Daily Fantasy Golf Course Primer: PGA Championship

The PGA Tour is ready for the second major of the year, as the PGA Championship will be held this week at Bethpage State Park (Black Course). Bethpage was previously the site of the 2002 and 2009 U.S. Opens, in addition to the 2012 and 2016 Barclays (now known as the Northern Trust) as part of the FedEx Cup Playoffs. But despite the limited history of professional play, Bethpage is an iconic venue and one of the most famous courses in America.

The 7,432-yard track will play as a par 70 this week, hearkening back to its layout for the U.S. Opens (it played as a par 71 in the Barclays). In 2002, Tiger Woods was the only golfer to finish under par, finishing at three-under while Phil Mickelson closed at even par. The rest of the field posted black numbers for the week. The 2009 U.S. Open played similarly tough, with Lucas Glover taking the trophy at four-under. Only seven golfers posted even par or better, though notably both Woods and Mickelson were among them. Phil was the runner-up at both events.

There is reason to believe the course will play looser than either of those editions, as the USGA has not dug their claws in this week as they do for the U.S. Open. The PGA of America, on the other hand, plays to its members' sensibilities and is much more likely to prepare a difficult, though not farcical, test for the world's top players.

Bethpage has taken a lot of water over the past few weeks, and the early forecast calls for more rain before the tournament, with clearer conditions over the weekend. Wind will be a factor on all four days, and stacking tee times is very viable this week.

Let's dig into the course and see what stats we can use to build our daily fantasy lineups this week.

Course and Tournament Info

Course: Bethpage State Park (Black Course)
Par: 70
Distance: 7,432 yards
Tees/Fairways/Rough: Ryegrass with poa annua (fairways) and bluegrass (rough)
Greens: Poa Annua

Bethpage played as the most difficult course by scoring relative to par in both of the U.S. Open years and was top 15 in difficulty each of the Barclays years. Likewise, the PGA Championship has ranked inside the top 15 most difficult courses each of the last 12 years, so there's little chance of a repeat of last week's binge-fest at the AT&T Byron Nelson. Expect the course to play a stroke or two over par on average, and the winner will likely end up in the six- to eight-under par range for the week.

While the PGA Championship boasts the wonkiest history of any major (Shaun Micheel anyone?), recent editions have skewed much more toward household names ending up at the top of the leaderboard. Four of the last five winners have reached the top of the Official World Golf Rankings at some point in their career.

Key Stats

These stats will be key to success in the PGA Championship at Bethpage State Park (Black).

Key Stats for the PGA Championship at Bethpage State Park (Black)
Total Driving
Strokes Gained: Ballstriking
Birdies or Better Gained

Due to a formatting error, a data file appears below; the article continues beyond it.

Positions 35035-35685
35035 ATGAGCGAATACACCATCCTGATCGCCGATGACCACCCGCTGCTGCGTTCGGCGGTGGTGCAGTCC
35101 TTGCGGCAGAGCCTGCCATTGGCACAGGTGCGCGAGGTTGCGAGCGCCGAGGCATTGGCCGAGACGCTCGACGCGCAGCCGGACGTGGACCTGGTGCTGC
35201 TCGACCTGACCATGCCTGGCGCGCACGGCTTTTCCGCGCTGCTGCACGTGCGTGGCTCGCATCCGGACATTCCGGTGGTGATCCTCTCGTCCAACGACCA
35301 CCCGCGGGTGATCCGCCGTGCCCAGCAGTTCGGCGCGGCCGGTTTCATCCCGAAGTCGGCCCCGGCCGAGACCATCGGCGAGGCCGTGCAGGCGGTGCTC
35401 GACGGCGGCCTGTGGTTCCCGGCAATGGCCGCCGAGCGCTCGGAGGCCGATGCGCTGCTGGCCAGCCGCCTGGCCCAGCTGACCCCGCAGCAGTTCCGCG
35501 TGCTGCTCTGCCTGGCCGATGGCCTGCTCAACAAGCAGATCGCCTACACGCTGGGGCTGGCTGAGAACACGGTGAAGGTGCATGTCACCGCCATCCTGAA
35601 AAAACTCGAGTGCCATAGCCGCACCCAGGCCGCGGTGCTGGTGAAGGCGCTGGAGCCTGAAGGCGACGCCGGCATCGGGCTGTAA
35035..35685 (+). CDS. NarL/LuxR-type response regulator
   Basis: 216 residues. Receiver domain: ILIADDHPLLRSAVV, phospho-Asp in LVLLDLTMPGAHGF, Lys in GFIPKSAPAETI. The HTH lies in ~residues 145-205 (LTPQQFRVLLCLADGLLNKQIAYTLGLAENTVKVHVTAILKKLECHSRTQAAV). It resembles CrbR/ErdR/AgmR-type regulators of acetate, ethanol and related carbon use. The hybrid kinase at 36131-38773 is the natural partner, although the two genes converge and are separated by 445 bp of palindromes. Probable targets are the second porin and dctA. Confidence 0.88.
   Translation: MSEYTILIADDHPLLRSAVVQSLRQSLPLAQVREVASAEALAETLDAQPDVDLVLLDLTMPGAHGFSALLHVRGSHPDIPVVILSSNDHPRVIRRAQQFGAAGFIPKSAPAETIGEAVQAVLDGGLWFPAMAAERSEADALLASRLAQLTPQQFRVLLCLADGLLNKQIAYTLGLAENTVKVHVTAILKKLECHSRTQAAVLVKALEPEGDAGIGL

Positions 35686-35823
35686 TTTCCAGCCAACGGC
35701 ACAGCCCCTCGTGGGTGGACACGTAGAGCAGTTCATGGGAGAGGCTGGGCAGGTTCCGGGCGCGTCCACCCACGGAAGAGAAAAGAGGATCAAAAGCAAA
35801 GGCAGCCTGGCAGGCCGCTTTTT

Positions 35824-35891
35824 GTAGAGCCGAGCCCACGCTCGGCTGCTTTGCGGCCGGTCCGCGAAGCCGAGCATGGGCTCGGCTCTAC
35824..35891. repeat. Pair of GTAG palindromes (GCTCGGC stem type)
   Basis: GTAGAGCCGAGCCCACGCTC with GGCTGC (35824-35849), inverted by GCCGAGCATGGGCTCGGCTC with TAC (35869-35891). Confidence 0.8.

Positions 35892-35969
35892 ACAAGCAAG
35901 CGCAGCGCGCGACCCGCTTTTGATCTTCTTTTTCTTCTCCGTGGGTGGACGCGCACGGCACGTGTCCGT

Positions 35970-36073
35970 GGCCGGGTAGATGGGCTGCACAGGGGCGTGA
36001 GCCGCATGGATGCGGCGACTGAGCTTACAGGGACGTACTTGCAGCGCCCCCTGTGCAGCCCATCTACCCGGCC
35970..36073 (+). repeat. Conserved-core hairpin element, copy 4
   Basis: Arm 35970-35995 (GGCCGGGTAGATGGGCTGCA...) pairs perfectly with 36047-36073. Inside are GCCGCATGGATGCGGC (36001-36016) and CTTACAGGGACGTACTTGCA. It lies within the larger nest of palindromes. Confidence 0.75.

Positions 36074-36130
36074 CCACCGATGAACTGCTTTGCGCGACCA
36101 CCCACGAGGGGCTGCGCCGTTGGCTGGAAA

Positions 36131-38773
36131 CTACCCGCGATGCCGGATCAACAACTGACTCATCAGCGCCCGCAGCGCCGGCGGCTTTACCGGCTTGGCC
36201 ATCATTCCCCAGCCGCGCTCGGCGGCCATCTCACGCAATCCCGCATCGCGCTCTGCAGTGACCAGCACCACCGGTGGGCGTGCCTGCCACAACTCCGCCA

Scrambling Gained

There is a lot of overlap between total driving and strokes gained: off the tee, but total driving will sift out some of the less frequent Tour players who make an appearance at the large field PGA but have no shot to win the event. Both distance and accuracy are important this week, especially in soft conditions the golfers whose balls carry the farthest get an extra advantage. Well-hydrated rough will make for some nasty approaches, and those in the short grass off the tee will find the greens much more receptive.

Strokes gained: ballstriking includes the off the tee play and combines it with approach to ensure the totality of a golfers long game is captured.

Birdies or better gained will be key this week if scoring is as tight as expected. A golfer who makes a ton of birdies and gives the strokes back with bogeys will almost always end up with more fantasy points than their counterpart who saves par throughout the week and finishes in the same position as the volatile golfer.

That being said, scrambling will be essential to maintaining that high finishing position and claiming bonuses. The difference in placing for a golfer who is able to get up and down just two or three more times over the course of a week can be massive.

Course History Studs

Woods and Mickelson's U.S. Open track record is covered above, and Sergio Garcia is the only other man to finish top 10 in both those events. Sergio was also T3 at the 2012 Barclays but elected to skip the 2016 version. Mickelson was T13 at Bethpage in 2016.

Jason Day has a stellar record at the PGA Championship, finishing inside the top 20 each of the last five years, including a win in 2015. He finished T24 at the 2012 Barclays and T4 at the 2016 Barclays.

Ryan Moore was T10 at the 2009 U.S. Open, T24 at the 2012 Barclays, and T7 at the 2016 Barclays.

Mike Rodden is not a FanDuel employee. In addition to providing DFS gameplay advice, Mike Rodden also participates in DFS contests on FanDuel using his personal account, username mike_rodden. While the strategies and player selections recommended in his articles are his personal views, he may deploy different strategies and player selections when entering contests with his personal account. The views expressed in his articles are the author's alone and do not necessarily reflect the views of FanDuel.